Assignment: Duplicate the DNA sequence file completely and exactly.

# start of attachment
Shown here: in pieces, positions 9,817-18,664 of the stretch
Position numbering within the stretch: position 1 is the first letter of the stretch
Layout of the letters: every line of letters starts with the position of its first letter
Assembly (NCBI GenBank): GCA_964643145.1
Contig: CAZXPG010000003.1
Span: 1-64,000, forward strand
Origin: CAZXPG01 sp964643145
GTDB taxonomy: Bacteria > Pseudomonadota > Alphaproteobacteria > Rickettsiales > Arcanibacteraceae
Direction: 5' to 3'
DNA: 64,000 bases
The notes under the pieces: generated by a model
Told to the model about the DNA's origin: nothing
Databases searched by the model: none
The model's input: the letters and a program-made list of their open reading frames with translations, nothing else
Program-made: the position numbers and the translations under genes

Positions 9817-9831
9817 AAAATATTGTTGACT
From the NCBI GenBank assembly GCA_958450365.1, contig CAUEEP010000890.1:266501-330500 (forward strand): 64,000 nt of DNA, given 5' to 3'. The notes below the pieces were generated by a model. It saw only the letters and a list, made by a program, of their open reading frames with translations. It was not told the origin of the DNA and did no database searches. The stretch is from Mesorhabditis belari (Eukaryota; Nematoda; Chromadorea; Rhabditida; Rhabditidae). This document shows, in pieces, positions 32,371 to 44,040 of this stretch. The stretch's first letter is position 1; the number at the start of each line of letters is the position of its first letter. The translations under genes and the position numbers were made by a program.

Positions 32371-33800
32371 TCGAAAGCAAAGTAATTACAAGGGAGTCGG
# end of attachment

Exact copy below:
Shown here: in pieces, positions 9,817-18,664 of the stretch
Position numbering within the stretch: position 1 is the first letter of the stretch
Layout of the letters: every line of letters starts with the position of its first letter
Assembly (NCBI GenBank): GCA_964643145.1
Contig: CAZXPG010000003.1
Span: 1-64,000, forward strand
Origin: CAZXPG01 sp964643145
GTDB taxonomy: Bacteria > Pseudomonadota > Alphaproteobacteria > Rickettsiales > Arcanibacteraceae
Direction: 5' to 3'
DNA: 64,000 bases
The notes under the pieces: generated by a model
Told to the model about the DNA's origin: nothing
Databases searched by the model: none
The model's input: the letters and a program-made list of their open reading frames with translations, nothing else
Program-made: the position numbers and the translations under genes

Positions 9817-9831
9817 AAAATATTGTTGACT
From the NCBI GenBank assembly GCA_958450365.1, contig CAUEEP010000890.1:266501-330500 (forward strand): 64,000 nt of DNA, given 5' to 3'. The notes below the pieces were generated by a model. It saw only the letters and a list, made by a program, of their open reading frames with translations. It was not told the origin of the DNA and did no database searches. The stretch is from Mesorhabditis belari (Eukaryota; Nematoda; Chromadorea; Rhabditida; Rhabditidae). This document shows, in pieces, positions 32,371 to 44,040 of this stretch. The stretch's first letter is position 1; the number at the start of each line of letters is the position of its first letter. The translations under genes and the position numbers were made by a program.

Positions 32371-33800
32371 TCGAAAGCAAAGTAATTACAAGGGAGTCGG